In the European Union, Mlambo-Ngcuka said, there are countries that want to pull out of The Council of Europe Convention on preventing and combating violence against women or are refusing to ratify it. “You would not have expected that to happen within the EU,” she said. And in Africa and Asia, she said, there are governments “that have not felt any pressure” to move forward.
“So our energy has had to go to stop this pushback, not to work for the advancement of women,” Mlambo-Ngcuka said. “And then came COVID, and that has made the situation worse.”
She said Thursday’s meeting is important to generate fresh support from world leaders for the Beijing platform and for the U.N. goal to achieve gender equality by 2030, and “to reaffirm multilateralism as indispensable.”
At the meeting, 170 nations are expected to speak including over 50 world leaders, among them French President Emmanuel Macron and Mexican President Andres Manuel Lopez Obrador, who had been scheduled to host “Generation Equality” forums this year for thousands of civil society representatives and activists. Those were postponed until 2021 because of the pandemic.
The summit will not be adopting any document. That happened in March when the Commission on the Status of Women, the main U.N. body promoting women’s rights, reaffirmed the 1995 Beijing declaration and platform and pledged to step up implementation.
Mlambo-Ngcuka did point to some advances in the last 10 years including 131 countries that enacted legislation to advance gender equality. The U.N. has also helped change and amend 25 constitutions in 25 years to entrench gender equality and “that is a big deal,” she said.
At the 1995 Beijing conference, then U.S. first lady Hillary Clinton galvanized participants with a rousing speech featuring words that have become a mantra for the global women’s movement: “Human rights are women’s rights — and women’s rights are human rights.”
“I think we have a lot of work to do,” Clinton said in a virtual discussion on the 25th anniversary of the Beijing conference at the Georgetown Institute For Women, Peace and Security.
“Am I discouraged? No. I’m disappointed we haven’t gone even farther in 25 years. I’m worried about the pushback and the backlash that we see from authoritarian leaders, in particular, who are trying to turn the clock back,” she said.
“But that just energizes me more to speak out, to work with others, to defend those who are on the front lines,” Clinton said. “”My thinking has also evolved. I’m certainly going to continue to call for women’s rights. But more important to me now is enabling women to have the power to claim their rights.”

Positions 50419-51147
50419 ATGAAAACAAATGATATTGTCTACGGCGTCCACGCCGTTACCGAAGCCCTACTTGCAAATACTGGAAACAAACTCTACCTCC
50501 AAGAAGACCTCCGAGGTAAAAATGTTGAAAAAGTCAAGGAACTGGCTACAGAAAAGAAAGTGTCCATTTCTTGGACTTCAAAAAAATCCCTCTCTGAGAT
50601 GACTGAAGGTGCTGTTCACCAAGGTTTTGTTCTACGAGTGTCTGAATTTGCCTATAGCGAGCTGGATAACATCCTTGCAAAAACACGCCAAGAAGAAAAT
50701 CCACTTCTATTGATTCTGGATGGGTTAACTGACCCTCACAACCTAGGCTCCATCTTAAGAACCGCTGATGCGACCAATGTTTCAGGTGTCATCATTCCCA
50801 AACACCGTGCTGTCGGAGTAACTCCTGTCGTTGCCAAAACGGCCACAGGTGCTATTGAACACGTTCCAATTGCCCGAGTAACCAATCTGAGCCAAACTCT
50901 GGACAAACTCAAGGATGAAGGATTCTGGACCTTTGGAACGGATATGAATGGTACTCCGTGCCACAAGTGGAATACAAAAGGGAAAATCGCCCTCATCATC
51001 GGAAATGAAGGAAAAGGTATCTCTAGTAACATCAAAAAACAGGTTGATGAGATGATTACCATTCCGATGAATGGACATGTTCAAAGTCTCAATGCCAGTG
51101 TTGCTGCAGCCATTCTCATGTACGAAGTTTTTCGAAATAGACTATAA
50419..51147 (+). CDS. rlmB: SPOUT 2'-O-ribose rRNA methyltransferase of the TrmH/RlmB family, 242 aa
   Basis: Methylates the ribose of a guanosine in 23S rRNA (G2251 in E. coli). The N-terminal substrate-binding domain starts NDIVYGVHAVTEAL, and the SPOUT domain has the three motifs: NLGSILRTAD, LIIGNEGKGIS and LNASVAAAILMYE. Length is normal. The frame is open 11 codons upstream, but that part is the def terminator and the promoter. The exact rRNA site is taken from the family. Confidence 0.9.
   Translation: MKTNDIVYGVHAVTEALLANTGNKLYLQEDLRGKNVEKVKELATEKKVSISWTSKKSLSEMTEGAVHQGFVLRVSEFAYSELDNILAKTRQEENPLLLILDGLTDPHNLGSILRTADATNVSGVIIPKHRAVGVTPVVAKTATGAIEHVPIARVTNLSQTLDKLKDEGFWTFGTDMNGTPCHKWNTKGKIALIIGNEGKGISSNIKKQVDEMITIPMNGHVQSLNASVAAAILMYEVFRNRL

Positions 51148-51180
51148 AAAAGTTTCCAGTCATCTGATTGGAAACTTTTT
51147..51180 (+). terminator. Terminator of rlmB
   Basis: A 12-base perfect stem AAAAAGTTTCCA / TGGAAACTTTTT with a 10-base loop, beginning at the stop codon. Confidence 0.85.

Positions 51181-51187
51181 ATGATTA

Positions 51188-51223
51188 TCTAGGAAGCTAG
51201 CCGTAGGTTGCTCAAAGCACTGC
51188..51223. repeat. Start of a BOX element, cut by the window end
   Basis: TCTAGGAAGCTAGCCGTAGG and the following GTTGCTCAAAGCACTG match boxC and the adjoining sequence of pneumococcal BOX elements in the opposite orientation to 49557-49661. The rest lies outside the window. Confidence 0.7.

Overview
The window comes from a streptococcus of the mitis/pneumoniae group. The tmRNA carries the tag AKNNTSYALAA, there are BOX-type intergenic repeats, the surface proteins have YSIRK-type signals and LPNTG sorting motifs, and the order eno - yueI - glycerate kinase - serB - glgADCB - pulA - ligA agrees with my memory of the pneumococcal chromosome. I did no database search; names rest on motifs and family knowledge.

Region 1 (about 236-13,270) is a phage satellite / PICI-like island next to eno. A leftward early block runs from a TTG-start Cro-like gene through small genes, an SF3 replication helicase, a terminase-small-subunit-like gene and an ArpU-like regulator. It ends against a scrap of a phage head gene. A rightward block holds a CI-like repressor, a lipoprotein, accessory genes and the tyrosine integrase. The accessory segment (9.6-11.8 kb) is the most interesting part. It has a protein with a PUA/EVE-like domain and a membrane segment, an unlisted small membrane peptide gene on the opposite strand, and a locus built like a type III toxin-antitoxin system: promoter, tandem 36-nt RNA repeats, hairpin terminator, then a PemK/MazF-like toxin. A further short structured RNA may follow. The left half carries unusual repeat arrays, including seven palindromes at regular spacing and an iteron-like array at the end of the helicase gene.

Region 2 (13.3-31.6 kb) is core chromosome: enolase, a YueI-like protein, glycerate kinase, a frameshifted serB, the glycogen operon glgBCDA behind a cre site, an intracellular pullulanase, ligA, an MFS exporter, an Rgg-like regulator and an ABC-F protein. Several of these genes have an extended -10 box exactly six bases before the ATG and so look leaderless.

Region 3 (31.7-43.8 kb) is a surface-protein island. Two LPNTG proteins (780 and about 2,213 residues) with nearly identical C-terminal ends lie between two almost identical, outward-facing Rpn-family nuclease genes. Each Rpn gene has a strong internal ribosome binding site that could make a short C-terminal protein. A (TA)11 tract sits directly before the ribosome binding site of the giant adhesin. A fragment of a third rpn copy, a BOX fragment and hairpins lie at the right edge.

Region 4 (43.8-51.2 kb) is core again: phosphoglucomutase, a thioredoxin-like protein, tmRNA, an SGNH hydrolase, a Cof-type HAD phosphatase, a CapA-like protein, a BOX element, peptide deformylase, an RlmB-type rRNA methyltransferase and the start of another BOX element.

Edith M. Lederer, chief U.N. correspondent for The Associated Press, has been reporting internationally for nearly a half century, including at the Beijing Women’s Conference in 1995. Follow her on Twitter at http://twitter.com/EdithLedererAP
NIST is crowdsourcing differential privacy techniques for public safety datasets
The National Institute of Standards and Technology (NIST) is launching the Differential Privacy Temporal Map Challenge. It’s a set of contests, with cash prizes attached, that’s intended to crowdsource new ways of handling personally identifiable information (PII) in public safety datasets.
The problem is that although rich, detailed data is valuable for researchers and for building AI models — in this case, in the areas of emergency planning and epidemiology — it raises serious and potentially dangerous data privacy and rights issues. Even if datasets are kept under proverbial lock and key, malicious actors can, based on just a few data points, re-infer sensitive information about people.
The solution is to de-identify the data such that it remains useful without compromising individuals’ privacy. NIST already has a clear standard for what that means. In part, and simply put, it says that “De-identification removes identifying information from a dataset so that individual data cannot be linked with specific individuals.”
Specifically, the Challenge focuses on temporal map data, which contains time and spatial information. The call for the NIST contest says, “Public safety agencies collect extensive data containing time, geographic, and potentially personally identifiable information.” For example, a 911 call would reveal a person’s name, age, gender, address, symptoms or situation, and more. “Temporal map data is of particular interest to the public safety community,” reads the call.
The Differential Privacy Temporal Map Challenge stands on the shoulders of similar previous NIST differential privacy Challenges — one centered on synthetic data and one aimed at developing the technique more generally.
NIST is offering a total of $276,000 in prize money across three categories. The Better Meter Stick portion has $29,000 for entries that measure the quality of differentially private algorithms. A total of $147,000 is there for the taking for those who come up with the best balance of data utility and privacy preservation. And the wing of the contest that awards the usability of source code for open source endeavors has $100,000 available.